- Nyquist plug-ins.
applies the effect to the selected audio with the current effect settings, but unlike the effect runs in debug mode. This is primarily of use when writing or editing
- In addition to the normal plug-in behavior, a "debug window" opens to display error messages, normally the debug window will be empty
- applies the effect to the selected audio with the current effect settings and closes the dialog
- aborts the effect and leaves the audio unchanged, closing the dialog
- brings you to the appropriate page in the Manual, this page
Interpreting the analysis results
It is recommended to analyze the audio prior to actual processing of the effect. Analysis is very fast compared to the time needed for processing.
The two important values are:
- Pan Position: This gives the average pan position for the whole selected audio. The value of the track pan slider is not included in this calculation.
- Correlation: This is a measure for the similarity of the two channels. Values of +/-100 mean that the channels are exactly the same, even if one is inverted. A value of 0 means no relationship. It is fruitless to attempt removal or isolation in these cases. The ideal value is normally around +50. Values below 0 are rare and indicate that the stereo width is more than 100%. Inverting one channel makes the correlation positive.
- The correlation should be fairly high (around 100) which would indicate that there is indeed only the voice.
- Copy the value for the Pan Position. Double-click in the Pan slider to open the adjustment dialog then paste in the value with reversed sign (that is, put a minus sign in front of a positive value and a positive sign in front of a negative value).
- Mix and render the track. The voice will now be exactly centered and you can remove or isolate it.
- Do not forget to readjust the selection.
- The input must be a true stereo track and not mere (dual) mono.
- Stereo Reverberation will not be fully removed because it is independently distributed over the whole stereo image.
- Naturally the plug-in does not know what kind of audio is in the center. All is removed or isolated equally, whether vocals, bass or solo instruments.
- This effect is quite slow, except for the "Remove Center Classic: (Mono)" and "Analyze" actions.
|The whole processing is done in memory. Long selections (over half an hour) might therefore cause Audacity to crash.|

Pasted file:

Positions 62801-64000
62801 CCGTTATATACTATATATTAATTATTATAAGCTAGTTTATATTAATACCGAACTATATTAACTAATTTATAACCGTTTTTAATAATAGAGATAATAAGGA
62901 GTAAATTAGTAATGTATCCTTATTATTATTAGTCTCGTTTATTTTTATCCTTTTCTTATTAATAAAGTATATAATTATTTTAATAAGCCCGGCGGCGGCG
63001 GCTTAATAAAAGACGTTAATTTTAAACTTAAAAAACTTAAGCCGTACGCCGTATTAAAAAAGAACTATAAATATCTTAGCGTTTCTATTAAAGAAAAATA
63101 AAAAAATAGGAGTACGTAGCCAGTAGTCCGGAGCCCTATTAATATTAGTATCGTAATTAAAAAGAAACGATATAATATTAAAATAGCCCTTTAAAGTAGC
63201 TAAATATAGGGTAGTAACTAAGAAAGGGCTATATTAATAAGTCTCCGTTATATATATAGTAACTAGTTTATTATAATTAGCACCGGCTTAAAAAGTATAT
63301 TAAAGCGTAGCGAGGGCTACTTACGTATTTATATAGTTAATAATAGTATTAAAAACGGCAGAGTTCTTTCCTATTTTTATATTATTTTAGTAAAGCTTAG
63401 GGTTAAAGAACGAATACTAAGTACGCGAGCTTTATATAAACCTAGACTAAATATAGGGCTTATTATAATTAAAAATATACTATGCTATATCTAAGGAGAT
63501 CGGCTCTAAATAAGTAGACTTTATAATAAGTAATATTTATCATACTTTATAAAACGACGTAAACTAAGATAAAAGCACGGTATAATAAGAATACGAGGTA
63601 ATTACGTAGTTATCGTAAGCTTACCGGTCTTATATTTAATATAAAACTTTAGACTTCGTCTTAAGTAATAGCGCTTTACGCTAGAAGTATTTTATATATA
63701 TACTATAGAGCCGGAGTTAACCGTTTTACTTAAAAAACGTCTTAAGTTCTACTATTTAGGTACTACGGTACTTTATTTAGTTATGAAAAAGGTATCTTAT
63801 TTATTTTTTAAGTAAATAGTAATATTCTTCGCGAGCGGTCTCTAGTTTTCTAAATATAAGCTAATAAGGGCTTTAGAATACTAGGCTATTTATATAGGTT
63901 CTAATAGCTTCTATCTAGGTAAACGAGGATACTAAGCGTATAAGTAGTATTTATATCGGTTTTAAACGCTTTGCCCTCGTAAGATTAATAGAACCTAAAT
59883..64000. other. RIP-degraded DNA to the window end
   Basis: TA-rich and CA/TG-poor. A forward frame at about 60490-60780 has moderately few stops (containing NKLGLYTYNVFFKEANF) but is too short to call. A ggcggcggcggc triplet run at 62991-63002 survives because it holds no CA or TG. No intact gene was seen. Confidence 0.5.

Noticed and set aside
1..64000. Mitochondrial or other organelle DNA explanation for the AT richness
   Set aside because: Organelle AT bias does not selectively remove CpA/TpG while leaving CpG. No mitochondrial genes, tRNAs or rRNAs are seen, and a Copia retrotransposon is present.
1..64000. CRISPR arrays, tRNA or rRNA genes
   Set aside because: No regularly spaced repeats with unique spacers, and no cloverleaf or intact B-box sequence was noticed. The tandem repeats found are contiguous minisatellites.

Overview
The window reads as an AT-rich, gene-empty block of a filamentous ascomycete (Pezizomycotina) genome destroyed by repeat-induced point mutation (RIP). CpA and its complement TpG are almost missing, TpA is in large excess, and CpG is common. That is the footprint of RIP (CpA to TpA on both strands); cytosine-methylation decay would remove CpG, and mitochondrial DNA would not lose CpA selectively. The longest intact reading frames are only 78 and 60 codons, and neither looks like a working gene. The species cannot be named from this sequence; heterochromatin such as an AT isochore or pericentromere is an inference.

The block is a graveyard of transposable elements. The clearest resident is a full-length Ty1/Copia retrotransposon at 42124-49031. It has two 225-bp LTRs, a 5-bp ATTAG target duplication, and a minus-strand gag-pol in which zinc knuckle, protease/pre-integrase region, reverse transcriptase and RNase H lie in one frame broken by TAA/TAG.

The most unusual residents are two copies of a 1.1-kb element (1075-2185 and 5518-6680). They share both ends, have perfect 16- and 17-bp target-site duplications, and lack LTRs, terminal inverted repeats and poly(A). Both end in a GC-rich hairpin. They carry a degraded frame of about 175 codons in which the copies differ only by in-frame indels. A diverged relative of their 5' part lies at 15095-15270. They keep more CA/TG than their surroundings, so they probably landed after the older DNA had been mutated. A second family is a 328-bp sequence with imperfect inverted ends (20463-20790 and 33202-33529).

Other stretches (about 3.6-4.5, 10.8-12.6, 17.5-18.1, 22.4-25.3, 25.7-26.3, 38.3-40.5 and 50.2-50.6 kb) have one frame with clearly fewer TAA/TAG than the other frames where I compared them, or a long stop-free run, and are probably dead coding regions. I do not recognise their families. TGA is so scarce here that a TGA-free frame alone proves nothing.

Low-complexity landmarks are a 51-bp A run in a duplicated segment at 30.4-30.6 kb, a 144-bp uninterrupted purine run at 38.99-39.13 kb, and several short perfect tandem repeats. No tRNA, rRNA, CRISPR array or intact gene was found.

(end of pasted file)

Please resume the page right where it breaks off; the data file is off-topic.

- Creating a Karaoke version from an original song
- Choose Remove Vocals if you want to keep some bass and drum beat.
- Creating an acapella version from an original song
- Choose Isolate Vocals with a high Strength value. The result will probably still have some music in it. It is therefore better suited for a remix with a different accompaniment. Pure vocal versions have to be post-processed with other tools.
- Alternative to "Auto Duck" with podcasts
- Duplicate the track and choose Isolate Center and Invert on the second track. Record your voice. Silence the second track where you do not speak and the original music should be heard. On the same track, make fades at the boundaries (where the speech starts or stops).
- Removing excessive stereo reverb from a vocal or instrument track.
- Use Isolate... to make a single vocal or instrument track "dry" again.
- Removing random system noise from a two channel recording of a mono source.
- use Isolate... to remove random noise produced by the audio interface, the cables or the computer itself.
- Removing single words or phrases
- You can remove offending content from a song or movie dialog by selecting it and choosing Remove Vocals. Mask it with other sounds, if necessary.
- Amplifying dialogs in a movie.
- Duplicate the track, isolate the vocals and adjust the gain.
- Converting stereo files into 3.1, 5.1 and other multi-channel formats.
- Duplicate the track and choose "Isolate Center and Invert" on the second track. Render all to a new track. Delete the first track, invert the second track and split the third track. Rearrange the tracks accordingly. Thus you end up with "Front Left", "Center" and "Front Right" eventually.
- Extracting instrument solos
- Isolate the center if the solo is there, otherwise remove the center, split to mono and delete the superfluous track.
- Blending between original, karaoke version and vocals only
- Duplicate the track and choose Isolate Vocals and Invert on the second track. Choose the envelope tool or fade effects to gradually change from one mode to the other. Silencing the first track results in the vocals being isolated. Silencing the second track produces the original audio. Playing both tracks together removes the vocals.
- Correcting the pan position
- Analyze the whole track and copy the value for the pan position. Paste the value into the pan dialog and reverse the sign, that is, set a minus sign in front of positive values and vice versa.
- Measuring similarity between two mono tracks
- Make the two tracks stereo and choose Analyze. The correlation value is the measure for the similarity in percent.
- Applying a brick wall filter to mono tracks
- Duplicate a mono track, make it stereo and choose Isolate Vocals for band pass and Remove Vocals for band stop filtering. Adjust the frequencies accordingly.